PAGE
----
An early film directed by future blockbuster machine Roland Emmerich, 1985's Making Contact is a weird mix of horror, fantasy and sci-fi clearly inspired by the eighties films of Steven Spielberg. The story tells us what happens when the father of a boy named Joey Collins (Joshua Morrell) passes away. Understandably, the kid is more than a little upset, but after the funeral has taken place young Joey's life starts to getů interesting. It all starts when, seemingly by chance, he discovers that he has telekinetic abilities that allow him to move various objects around the room using only his mind.
From there, the toy phone in Joey's room starts ringing, taking calls from his dearly departed old man! Shortly after, Joey winds up coming into the possession of a ventriloquist's dummy which he brings home after finding it in an old abandoned house. As luck would have it, the doll is possessed by an evil spirit and is not only murderous in intent but also gifted with psychic powers like Joey. After the doll tries to kill off his mother, Joey starts to take all of this very seriously indeed, his problems only made all the more trying when he finds himself the victim of a local school bully. It all more or less ties together by the time it reaches its genuinely unexpected finale.
A decidedly strange film that wears its Poltergeist influence clearly on its sleeve, Making Contact is pretty interesting stuff. Cleary intended for the semi-kid friendly PG market, it's not a particularly ghastly picture though younger viewers might be taken aback by some of the more intense scenes in the film (though really the scariest thing about the movie is the friggin' ventriloquist's dummy!). There's some weird imagery on display more or less throughout the movie and the picture does deal with some fairly dark themes such as the loss of a parent and of course, the supernatural aspects of the picture, but it definitely does stay within the confines of a PG rated picture.
Also known as Joey, the film benefits from some nice visuals and a pretty solid score. It goes at a good pace and features enough oddball antics throughout its running time to hold our interest. In hindsight, gearing films like this to kids was an odd sort of trend, but hey, it was the eighties, and the eighties was an odd sort of decade. Emmerich would obviously go on to much bigger things like Universal Soldier and Independence Day to name just two, while young leading man Joshua Morrell doesn't seem to have done any more acting after his appearance here. He's pretty decent in the lead. Not perfect, mind you, as there are times where he overdoes it and times where he underplays things, but he's perfectly watchable. This one is definitely a product of its time and not everything about it has aged so well (some of the optical effects are pretty dated) but the movie is nothing if not entertaining.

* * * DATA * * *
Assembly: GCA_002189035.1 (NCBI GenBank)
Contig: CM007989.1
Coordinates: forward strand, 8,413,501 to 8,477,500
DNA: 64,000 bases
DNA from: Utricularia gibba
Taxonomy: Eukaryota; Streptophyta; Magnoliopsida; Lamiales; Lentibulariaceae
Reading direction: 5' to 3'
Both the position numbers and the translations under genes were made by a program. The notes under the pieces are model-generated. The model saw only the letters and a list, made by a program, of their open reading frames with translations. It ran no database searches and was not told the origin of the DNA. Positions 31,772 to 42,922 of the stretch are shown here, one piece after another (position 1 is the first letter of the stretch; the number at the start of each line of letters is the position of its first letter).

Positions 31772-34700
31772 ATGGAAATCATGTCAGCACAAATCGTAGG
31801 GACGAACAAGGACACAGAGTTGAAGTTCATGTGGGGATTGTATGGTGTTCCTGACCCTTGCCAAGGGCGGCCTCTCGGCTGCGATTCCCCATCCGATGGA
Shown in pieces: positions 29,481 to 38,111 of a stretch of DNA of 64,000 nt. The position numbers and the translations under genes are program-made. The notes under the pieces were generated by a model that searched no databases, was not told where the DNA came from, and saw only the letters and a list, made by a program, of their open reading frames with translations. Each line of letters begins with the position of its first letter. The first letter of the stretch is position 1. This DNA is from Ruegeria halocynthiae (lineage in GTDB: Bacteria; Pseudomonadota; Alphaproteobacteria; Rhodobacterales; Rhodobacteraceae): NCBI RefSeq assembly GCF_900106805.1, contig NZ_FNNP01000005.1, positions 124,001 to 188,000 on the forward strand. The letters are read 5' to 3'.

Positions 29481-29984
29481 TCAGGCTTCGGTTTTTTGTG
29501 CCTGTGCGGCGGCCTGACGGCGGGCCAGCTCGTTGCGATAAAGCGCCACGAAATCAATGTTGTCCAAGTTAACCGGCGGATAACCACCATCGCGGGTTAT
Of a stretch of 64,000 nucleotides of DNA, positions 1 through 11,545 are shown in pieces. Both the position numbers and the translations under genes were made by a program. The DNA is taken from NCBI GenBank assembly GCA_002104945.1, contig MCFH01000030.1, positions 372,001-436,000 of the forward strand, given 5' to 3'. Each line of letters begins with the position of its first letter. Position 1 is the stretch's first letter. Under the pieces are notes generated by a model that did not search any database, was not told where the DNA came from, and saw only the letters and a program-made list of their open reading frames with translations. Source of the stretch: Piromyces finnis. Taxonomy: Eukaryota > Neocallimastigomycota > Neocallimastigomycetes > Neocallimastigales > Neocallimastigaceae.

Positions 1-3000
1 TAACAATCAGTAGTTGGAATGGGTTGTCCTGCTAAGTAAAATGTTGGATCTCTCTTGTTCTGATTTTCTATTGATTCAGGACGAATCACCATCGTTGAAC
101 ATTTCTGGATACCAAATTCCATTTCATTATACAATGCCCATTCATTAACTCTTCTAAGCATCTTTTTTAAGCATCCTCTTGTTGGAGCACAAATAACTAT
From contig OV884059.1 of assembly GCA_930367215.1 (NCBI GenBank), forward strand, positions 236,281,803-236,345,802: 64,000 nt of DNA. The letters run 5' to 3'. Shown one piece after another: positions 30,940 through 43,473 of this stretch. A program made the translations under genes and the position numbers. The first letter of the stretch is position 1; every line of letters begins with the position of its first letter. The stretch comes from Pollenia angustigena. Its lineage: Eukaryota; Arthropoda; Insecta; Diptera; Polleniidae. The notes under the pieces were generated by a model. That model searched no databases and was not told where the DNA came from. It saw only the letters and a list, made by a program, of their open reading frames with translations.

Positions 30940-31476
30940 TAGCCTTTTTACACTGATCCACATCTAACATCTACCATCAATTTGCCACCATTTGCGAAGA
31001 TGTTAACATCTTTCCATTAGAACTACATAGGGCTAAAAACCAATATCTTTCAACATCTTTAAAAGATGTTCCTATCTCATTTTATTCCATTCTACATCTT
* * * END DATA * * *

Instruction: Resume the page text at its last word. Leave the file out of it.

Note that the version of the movie contained on this Blu-ray release from Kino Lorber is the U.S. theatrical cut that was originally released by New Line, it is not the longer German cut of the movie with the alternate score and extra footage (that was released on DVD domestically by Anchor Bay Entertainment years ago).The Blu-ray:
Making Contact is presented on Blu-ray in an AVC encoded transfer framed in the film's original aspect ratio of 2.35.1 widescreen. Some of the cinematography is a little soft here but overall, the picture quality is pretty good. There isn't very much in the way of serious print damage, just some white specks here and there, though the film's natural grain structure remains intact, as it should. Colors are nicely reproduced and black levels are quite strong. There aren't any obvious compression artifacts to note and the image is free of any obvious edge enhancement or noise reduction issues.Sound:
The only audio option on the disc is an English language DTS-HD 2.0 Stereo track, with optional subtitles offered up in English only. No problems here. The dialogue is clean, clear and easy to follow while the levels are properly balanced throughout. There are no noticeable issues with any hiss or distortion and the score and effects sound pretty solid here as well.Extras:
Extras are slim here, limited to a pair of American trailers for the feature, a German trailer for the feature and bonus trailers for Solarbabies and Zone Troopers. Menus and chapter selection are included.Final Thoughts:
Making Contact is a fun watch, a relic of a bygone era and an interesting footnote in the early part of Emmerich's career. It's not a perfect film but it is an entertaining one and Kino's presentation, while light on extras and containing only the U.S. cut of the film, does look and sound pretty good. You could do a lot worse than this, if weird eighties kid-friendly horror films are your thing, consider this one recommended.